Hurricanes Iselle and Julio continue to churn towards Hawaii at this hour, and most of the state's major cities are preparing for a period of dangerous weather conditions tomorrow and Friday. Here's what to expect as both storms threaten and impact the country's 50th state.

5:00PM Update: Hurricane Hunters are finding winds of 100-105 MPH at the surface in Iselle. This means that Iselle is strengthening as opposed to weakening. In response, the CPHC has upgraded the Big Island to a hurricane warning.

The Basic Setup

We have two hurricanes running back-to-back towards the Hawaiian Islands right now. Hurricane Iselle is the closest, and it's starting to feel the effects of a huge slug of dry air that's tearing the storm apart. The above water vapor imagery shows Iselle struggling against the dry air (yellow and orange colors). Behind Iselle we've got Julio, a newly-minted hurricane that is going to follow a similar but more northerly track than Iselle.

The biggest threat to Hawaii right now comes from Iselle.

Where is Iselle going?

Iselle looks to be on a direct path to make landfall on the Big Island on Thursday night, with the center of the storm passing to the south of the rest of the Hawaiian islands during the day on Friday and Saturday.

The islands are still in the cone of uncertainty, and tropical storm force winds currently extend 140 miles away from Iselle's center. The new forecast as of 11AM HST brings upgrades Maui, Kahoolawe, Lanai, and Molokai to tropical storm warnings, and the Big Island is now under a hurricane warning.

How strong will it be when it hits?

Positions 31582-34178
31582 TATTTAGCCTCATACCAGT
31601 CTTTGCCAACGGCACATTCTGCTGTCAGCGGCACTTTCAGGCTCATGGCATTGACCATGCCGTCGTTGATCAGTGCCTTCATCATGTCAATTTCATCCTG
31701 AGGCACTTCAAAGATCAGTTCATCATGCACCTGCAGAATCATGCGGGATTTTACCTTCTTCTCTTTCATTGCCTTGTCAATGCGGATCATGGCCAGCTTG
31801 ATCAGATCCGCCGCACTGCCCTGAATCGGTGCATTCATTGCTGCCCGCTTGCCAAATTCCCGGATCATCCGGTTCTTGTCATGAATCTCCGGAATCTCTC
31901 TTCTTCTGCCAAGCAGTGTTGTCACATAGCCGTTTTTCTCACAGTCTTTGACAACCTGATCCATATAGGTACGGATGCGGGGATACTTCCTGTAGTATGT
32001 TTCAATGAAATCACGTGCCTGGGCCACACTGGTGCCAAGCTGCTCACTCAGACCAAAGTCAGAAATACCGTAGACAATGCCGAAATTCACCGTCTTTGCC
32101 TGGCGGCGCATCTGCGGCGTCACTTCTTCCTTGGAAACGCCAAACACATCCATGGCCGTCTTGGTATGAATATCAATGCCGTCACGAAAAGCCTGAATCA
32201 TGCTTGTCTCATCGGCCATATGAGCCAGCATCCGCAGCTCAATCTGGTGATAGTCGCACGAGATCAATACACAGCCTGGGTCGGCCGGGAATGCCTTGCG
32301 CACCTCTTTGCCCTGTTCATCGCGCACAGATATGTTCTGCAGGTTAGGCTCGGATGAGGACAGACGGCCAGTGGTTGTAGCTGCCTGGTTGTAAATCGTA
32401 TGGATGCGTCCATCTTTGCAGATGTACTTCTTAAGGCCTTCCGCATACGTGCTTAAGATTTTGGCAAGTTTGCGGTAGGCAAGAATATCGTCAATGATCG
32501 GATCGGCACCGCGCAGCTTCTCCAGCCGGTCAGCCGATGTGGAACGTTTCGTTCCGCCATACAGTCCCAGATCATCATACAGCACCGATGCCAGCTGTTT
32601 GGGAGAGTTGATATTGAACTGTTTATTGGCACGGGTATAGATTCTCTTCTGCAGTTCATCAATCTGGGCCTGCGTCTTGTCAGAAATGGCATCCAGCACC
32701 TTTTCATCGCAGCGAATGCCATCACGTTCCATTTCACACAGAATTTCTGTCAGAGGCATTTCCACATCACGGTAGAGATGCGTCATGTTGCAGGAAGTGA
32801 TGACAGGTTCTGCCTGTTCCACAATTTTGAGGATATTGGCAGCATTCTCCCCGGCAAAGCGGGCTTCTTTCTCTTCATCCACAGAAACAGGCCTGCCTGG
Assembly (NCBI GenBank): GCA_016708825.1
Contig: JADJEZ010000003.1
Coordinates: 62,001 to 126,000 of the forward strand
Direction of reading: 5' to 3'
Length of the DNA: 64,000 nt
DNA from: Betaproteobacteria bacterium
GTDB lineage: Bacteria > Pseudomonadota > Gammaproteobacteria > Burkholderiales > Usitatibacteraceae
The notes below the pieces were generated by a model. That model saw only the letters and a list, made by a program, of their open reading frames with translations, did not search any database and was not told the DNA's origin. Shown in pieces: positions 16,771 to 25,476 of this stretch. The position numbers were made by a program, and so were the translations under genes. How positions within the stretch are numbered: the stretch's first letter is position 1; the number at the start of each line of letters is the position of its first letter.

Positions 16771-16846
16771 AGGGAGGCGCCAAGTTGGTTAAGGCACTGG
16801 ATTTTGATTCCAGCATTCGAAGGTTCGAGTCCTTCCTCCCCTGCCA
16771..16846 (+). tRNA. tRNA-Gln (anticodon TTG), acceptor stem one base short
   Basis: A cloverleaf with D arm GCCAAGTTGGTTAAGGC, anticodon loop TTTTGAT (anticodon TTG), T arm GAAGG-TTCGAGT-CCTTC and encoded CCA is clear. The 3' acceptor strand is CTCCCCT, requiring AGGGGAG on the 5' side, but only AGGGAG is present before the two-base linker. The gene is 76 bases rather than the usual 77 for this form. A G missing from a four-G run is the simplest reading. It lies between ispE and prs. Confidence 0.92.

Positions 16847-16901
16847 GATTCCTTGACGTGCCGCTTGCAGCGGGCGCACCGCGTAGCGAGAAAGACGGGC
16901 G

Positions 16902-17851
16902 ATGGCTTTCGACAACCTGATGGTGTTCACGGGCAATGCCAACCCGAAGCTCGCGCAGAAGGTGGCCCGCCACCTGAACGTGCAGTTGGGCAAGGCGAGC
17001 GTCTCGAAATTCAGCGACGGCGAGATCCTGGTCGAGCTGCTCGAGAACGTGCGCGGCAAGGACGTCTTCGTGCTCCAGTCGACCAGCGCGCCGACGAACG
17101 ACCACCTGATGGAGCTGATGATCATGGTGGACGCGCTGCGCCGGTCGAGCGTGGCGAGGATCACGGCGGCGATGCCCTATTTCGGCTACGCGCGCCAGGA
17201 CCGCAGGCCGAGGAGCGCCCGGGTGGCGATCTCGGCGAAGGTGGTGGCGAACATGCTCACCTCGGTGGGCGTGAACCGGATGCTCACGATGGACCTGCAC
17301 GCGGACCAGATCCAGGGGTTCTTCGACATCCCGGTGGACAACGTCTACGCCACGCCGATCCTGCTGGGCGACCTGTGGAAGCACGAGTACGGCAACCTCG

The latest advisory from the Central Pacific Hurricane Center shows Iselle packing sustained winds between 75 and 80 MPH by the time it makes landfall, with higher gusts possible. Provided that the center stays close to the forecast path and makes landfall on the Big Island, the eastern side of the island will take the brunt of Iselle's energy.

Again, if the center tracks south, the storm will have less of an impact, and it if tracks further north, the strongest winds could impact more heavily populated islands.

What are the greatest impacts?

Aside from the potential for 75+ MPH winds, Iselle's impacts will also include heavy rainfall, high surf, and rip currents. The heaviest rain is likely to fall over the Big Island if the current forecast track holds, but the entire state of Hawaii is under a flash flood watch in anticipation of very heavy rainfall. As always, mountainous terrain will enhance any precipitation that falls, creating extremely heavy rain that will bring with it the threat for flash flooding and mud/landslides.

For reference, the latest National Weather Service forecast for Hilo shows maximum wind gusts reaching 87 MPH along with about 5 inches of rain.

What about Julio?

Behind Hurricane Iselle we've got Hurricane Julio, which is following a similar track to Iselle but further to the north. The latest forecast from the National Hurricane Center brings Julio north of the Hawaiian Islands, but keeps them within the cone of uncertainty. It warrants close attention towards this weekend just in case the storm shifts to the south of its current forecast track.

Hawaii is usually lucky when it comes to escaping intense tropical cyclones; Iselle will be the strongest tropical system to hit the state since Hurricane Iniki back in 1992.

[Satellite image via GOES / maps by the author]